Last month I had the privilege of connecting with Cy, a queer guy from Paris who after reading my essay about Queer Responses to Climate Change and seeing the many ways that LGBTQ people are engaging in climate action, decided to do something connect to the Paris climate talks. He and his comrades have been quite busy organizing events to educate people and to organize actions. He sent me the following message he asked me to share. You will also see images from their action this weekend in Paris. So much glitter, so little time!
I am Cy, one of the lead organizers of LGBTI pour le Climat, a movement fighting for climate and social justice in Paris.
Since we are keenly aware that minorities are often the first victims of social, political, economical or climate crisis, we consider the negotiations of the COP 21 not only as a crucial moment to show solidarity with the frontline communities impacted by climate change but also as a way of participating to this global mobilization alongside other groups.
We strongly believe in the necessity for the COP21 to reach a justly negotiated agreement and meet a 2°C goal before ecological catastrophes become a routine endangering not only Earth itself and its resources but also what is important to us : social justice, peace and equal rights for a diversity of people.
Although there were alternative funding options for the French government, the COP 21 has been mostly financed by some of the most controversial French corporations and banks like :
EDF and Engie, France’s main energy producer responsible for over 50% of the country’s total carbon emissions half of which come from coal plants.
Air France who is opposed to the cut of emissions in the aviation sector,
Renault-Nissan who is producing cars that emit extremely high levels of pollution.
BNP Paribas, a French bank who has been supporting the use and extraction of coal and refuses to leave tax havens.
The rest of this list is too long for this e-mail, but it raises serious doubts about the role corporate partners play during the COP (similar concerns were raised during the COP19) and their ability to greenwash freely and appear as solutions for ecological transitions without much accountability.
Following the recent terrorist attacks in Paris, all marches and demonstrations surrounding COP21 have been prohibited.
In light of these increased security measures and limitations around demonstrations, we are turning to other strategies to channel the positive energy and momentum that has been building over the past few weeks.
We have instead decided to launch a global operation from November 29th to December 12th called:
« It’s a Kind of Magic » #ItsaKindofMagic.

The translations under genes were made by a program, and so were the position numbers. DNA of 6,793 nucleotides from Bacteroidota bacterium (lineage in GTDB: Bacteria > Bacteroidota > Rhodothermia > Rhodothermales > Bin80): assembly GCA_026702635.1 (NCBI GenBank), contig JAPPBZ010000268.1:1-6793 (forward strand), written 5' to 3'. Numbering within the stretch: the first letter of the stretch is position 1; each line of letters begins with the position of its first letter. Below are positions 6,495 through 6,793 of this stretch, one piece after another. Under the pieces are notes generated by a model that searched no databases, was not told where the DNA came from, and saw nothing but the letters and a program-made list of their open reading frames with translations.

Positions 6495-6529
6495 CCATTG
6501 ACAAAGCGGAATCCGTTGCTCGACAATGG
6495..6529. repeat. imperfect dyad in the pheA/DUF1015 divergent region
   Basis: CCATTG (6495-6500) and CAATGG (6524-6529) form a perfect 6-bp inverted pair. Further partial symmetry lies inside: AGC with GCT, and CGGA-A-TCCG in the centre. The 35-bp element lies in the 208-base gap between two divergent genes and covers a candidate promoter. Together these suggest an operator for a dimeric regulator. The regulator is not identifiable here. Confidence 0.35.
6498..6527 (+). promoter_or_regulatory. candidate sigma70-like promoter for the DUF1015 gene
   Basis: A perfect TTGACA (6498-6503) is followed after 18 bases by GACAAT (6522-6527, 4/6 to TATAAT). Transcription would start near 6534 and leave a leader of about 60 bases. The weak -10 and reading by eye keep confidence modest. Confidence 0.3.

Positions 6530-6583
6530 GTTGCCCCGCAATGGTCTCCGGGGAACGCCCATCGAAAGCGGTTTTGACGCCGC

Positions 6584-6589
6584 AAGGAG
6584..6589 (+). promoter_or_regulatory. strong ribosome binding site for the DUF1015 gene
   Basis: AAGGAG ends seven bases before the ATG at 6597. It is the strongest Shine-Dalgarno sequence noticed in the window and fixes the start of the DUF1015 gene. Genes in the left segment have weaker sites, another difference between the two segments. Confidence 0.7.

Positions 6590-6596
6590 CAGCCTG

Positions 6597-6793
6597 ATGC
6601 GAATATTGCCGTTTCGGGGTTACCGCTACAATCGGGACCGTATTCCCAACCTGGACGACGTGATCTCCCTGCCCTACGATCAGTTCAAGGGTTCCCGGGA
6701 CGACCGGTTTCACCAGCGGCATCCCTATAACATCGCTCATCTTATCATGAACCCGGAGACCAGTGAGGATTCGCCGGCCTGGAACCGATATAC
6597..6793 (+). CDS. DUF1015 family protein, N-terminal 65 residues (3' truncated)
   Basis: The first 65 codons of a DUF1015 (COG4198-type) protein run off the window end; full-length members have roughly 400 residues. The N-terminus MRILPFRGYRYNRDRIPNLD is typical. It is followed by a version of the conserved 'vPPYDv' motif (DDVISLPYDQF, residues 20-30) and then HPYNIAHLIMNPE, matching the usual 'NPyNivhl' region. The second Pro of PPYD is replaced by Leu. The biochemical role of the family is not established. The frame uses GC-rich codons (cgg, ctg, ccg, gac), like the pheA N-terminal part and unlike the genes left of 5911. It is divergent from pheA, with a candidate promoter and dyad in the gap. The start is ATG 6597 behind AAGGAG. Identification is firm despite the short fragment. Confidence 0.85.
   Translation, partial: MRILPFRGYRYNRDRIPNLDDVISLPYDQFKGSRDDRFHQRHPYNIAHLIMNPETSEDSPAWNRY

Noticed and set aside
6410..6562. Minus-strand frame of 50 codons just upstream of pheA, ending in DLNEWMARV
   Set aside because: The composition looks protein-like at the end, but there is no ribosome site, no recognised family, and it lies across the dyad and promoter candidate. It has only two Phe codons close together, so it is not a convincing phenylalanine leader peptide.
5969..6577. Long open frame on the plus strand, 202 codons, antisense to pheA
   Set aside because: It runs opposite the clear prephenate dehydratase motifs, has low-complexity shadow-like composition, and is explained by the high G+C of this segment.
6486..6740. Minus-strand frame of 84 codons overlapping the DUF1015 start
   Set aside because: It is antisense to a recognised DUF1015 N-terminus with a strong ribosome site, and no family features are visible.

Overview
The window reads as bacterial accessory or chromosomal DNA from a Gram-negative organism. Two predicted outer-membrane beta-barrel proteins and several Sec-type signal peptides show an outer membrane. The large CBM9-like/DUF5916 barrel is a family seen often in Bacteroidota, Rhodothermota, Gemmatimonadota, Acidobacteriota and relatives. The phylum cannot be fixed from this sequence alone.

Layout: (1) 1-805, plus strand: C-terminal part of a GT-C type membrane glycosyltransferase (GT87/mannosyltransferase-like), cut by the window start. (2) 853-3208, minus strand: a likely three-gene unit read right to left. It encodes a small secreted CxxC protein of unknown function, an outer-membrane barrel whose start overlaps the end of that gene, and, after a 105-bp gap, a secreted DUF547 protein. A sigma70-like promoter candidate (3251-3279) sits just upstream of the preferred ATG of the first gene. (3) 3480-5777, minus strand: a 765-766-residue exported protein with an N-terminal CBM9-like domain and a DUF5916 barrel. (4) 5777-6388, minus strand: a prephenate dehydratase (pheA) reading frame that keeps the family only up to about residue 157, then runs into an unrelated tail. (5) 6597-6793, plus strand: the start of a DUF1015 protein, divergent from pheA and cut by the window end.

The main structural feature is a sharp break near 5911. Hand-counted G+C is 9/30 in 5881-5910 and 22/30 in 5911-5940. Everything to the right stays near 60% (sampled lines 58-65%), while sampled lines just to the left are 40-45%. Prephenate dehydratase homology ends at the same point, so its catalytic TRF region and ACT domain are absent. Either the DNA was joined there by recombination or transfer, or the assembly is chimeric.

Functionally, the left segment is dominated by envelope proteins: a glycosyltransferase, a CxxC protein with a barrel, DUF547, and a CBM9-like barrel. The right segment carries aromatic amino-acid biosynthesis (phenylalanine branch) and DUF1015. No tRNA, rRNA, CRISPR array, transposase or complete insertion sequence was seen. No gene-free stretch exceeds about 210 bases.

Relying upon traditionally queer tactics, we will be staging visibility opportunities around Paris to draw attention to the economic and industrial system which is directly responsible for climate problems.
This operation encapsulates the very convergence that we have been trying to elevate as an LGBTI organization engaged in the movement to address climate change.
Members of LGBTI pour le Climat will travel across Paris fabulously, dressed up as unicorns, faeries, witches, mermaids, drag queens in order to make the power of our own magic count in the broader climate change conversations happening next week.
The aim being to stop in front of one significant location and perform an action there :
a location whose name is immediately linked to climate change (e.g. a metro station, a street like «Rue du Pôle Nord» in Paris )
who is or has been visibly impacted by climate change (i.e. physical landmarks in your communities that embody the negative impacts of climate change)
or, even better, an institution financing fossil fuels, tar sands industries, or big polluters like Total, Shell depending on the countries where you live.
* Spread the word. Share our operation with your networks, to your constituencies.
* Join in the magic. Whether or not you’ll be in Paris, participate in our #ItsaKindofMagic operation by taking your own photos and/or videos at locations in your own communities to raise awareness of the effects of climate change and call out your decision makers who will be participating in the negotiations.
* Share our work, our facebook page, our articles in order to keep raising awareness on these essential issues.
I would welcome the opportunity to find some time to touch base by phone or over Skype to talk about ways our organizations could work together to elevate the LGBTI perspective during these critical climate conversations in Paris.
I know the next few days might be challenging given the Thanksgiving holiday, but if you happen to have a free 20 minutes this coming weekend or even early next week, I’d love the chance to connect.
Lead organizer of LGBTI pour le Climat,